MILWAUKEE – The scuttled Iran nuclear deal was a threat to Israel, moving the U.S. embassy to Jerusalem was good for peace, Israel is an important ally for the United States and Israel is the historic Jewish homeland.
These were among the key messages of Israel’s ambassador to the United States on Tuesday, June 5, at the Milwaukee County War Memorial, 750 N. Lincoln Memorial Drive. Ambassador Ron Dermer spoke to more than 250 attendees at the Rotary Club of Milwaukee lunch program, while in the state to attend meetings with legislators, Gov. Scott Walker and others, largely organized by the Jewish Community Relations Council and the Israel Center of Milwaukee Jewish Federation.
Dermer has visited points around the nation, he said in an exclusive interview with the Chronicle after his public speech. He said, “I’m Israel’s ambassador to the United States, not D.C. …. D.C. is not America.” (For more from the interview, see next Chronicle print edition.)
In his speech, Dermer said Israel opposed President Barack Obama’s negotiated restrictions on Iran’s nuclear program because “all it did was put temporary restrictions on Israel’s nuclear program.” President Donald Trump has since withdrawn from the deal.
“Iran is openly committed to Israel’s destruction,” Dermer said. After a few short years of restraining themselves, they wouldn’t have to sneak into the nuclear club. They could walk right in, he said.
Dermer was careful to draw a distinction between enemies of Israel and those who just disagree. On Obama, he said, “I believe he was being sincere. We just disagree.”
He added, “We were concerned that removing the sanctions would just be fueling Iran’s war machine.”
There’s mutual concern in the region over Iran, he said. When Arabs and Israelis are on the same page, “that’s the ultimate no-spin zone,” he said.
He hopes that relations will improve with some Middle Eastern countries, but he indicated he understands that years of bad press in those nations for Israel is difficult to reverse.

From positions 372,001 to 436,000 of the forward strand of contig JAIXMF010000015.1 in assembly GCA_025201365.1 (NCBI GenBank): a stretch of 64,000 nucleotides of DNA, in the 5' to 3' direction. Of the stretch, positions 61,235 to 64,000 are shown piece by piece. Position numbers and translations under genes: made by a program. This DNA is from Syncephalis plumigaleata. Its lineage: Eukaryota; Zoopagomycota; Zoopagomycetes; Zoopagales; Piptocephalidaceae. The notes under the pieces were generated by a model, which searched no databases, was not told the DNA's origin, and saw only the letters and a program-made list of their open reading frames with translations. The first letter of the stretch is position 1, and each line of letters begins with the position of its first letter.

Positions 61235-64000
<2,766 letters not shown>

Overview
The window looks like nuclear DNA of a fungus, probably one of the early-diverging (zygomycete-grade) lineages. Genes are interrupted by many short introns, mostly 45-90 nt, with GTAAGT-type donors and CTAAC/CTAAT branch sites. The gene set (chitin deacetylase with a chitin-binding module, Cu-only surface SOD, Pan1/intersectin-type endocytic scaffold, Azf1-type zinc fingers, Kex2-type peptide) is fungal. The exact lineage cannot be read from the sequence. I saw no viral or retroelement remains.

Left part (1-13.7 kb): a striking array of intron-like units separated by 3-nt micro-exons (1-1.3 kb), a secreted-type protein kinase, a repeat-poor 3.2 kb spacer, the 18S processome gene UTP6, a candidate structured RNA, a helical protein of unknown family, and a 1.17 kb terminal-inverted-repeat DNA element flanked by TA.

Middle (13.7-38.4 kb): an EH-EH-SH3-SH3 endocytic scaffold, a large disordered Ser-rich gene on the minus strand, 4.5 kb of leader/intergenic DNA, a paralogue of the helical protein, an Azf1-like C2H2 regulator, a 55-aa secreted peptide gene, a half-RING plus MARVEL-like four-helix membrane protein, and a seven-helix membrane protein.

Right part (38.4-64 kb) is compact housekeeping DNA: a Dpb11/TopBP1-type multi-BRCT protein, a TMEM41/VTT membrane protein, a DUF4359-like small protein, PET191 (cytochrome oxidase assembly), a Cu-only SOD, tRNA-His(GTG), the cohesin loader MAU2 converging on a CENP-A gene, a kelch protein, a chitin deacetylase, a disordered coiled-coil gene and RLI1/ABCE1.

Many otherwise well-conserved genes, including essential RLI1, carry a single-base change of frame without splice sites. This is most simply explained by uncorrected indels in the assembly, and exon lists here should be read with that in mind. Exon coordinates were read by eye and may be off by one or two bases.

Dermer talked about Israel’s role as the historic Jewish homeland, telling the audience that when a Jewish groom steps on the glass, it’s “at our moment of our greatest rejoicing, to remember the destruction of the Temple in Jerusalem.”
The ambassador said the elusiveness of peace for Israelis and Palestinians comes down to one issue: “Do you recognize the right of the Jewish people to a state in their historic homeland?”
Dermer said the reality is that King David had a kingdom there 3,000 years ago, before Islam was born, and that Israel is not a colonialist endeavor. He said that “this is not a foreign land for the Jewish people. This is the land we turn to in prayer and remember at our weddings and funerals.”
If moving the U.S. embassy can help Palestinians recognize this truth, peace will come more easily, according to Dermer.
“I’m proud to say the relationship between Israel and America is stronger than ever,” he said, and then followed up with a statement that he admitted was something to behold, coming from a tiny country. He said. “I believe that Israel will be the most important ally for the United States in the 21st century.”
This is because dangers for America will be coming from the Middle East, and Israel is a cyber-leader second only to the United States, he said.
The crowd gave Dermer its rapt attention, with applause at the end. Even a handful of attendees who have been publicly critical of Israel did not disrupt the speech. A few questions had been submitted by the audience, challenging Dermer: Can a Jewish state be a democracy? Why doesn’t Israel stop building settlements on Palestinian land? Why have American political figures not been able to visit Gaza?
Dermer answered, Israel has many non-Jewish citizens; Israel walked out of Gaza, even removing Jewish graves, and that has not led to peace; Israel does not build on land owned by Palestinians; it’s not fair to assume that Jews could never live in a Palestinian state, just as Palestinians now live in Israel; monitors are allowed in Gaza all the time, but sometimes restrictions come even from the United States for safety.
With that, the ambassador headed to the Milwaukee Journal-Sentinel for an editorial board meeting, to be followed by throwing the first pitch at a Chicago Cubs game.
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About Ambassador Ron Dermer
- Born and raised in Miami Beach, Florida.
- Was once a columnist for the Jerusalem Post.
- Co-authored with Natan Sharansky the best-selling book, “The Case For Democracy: The Power of Freedom to Overcome Tyranny and Terror.”
- From 2009-2013, he served as Senior Advisor to Prime Minister Benjamin Netanyahu.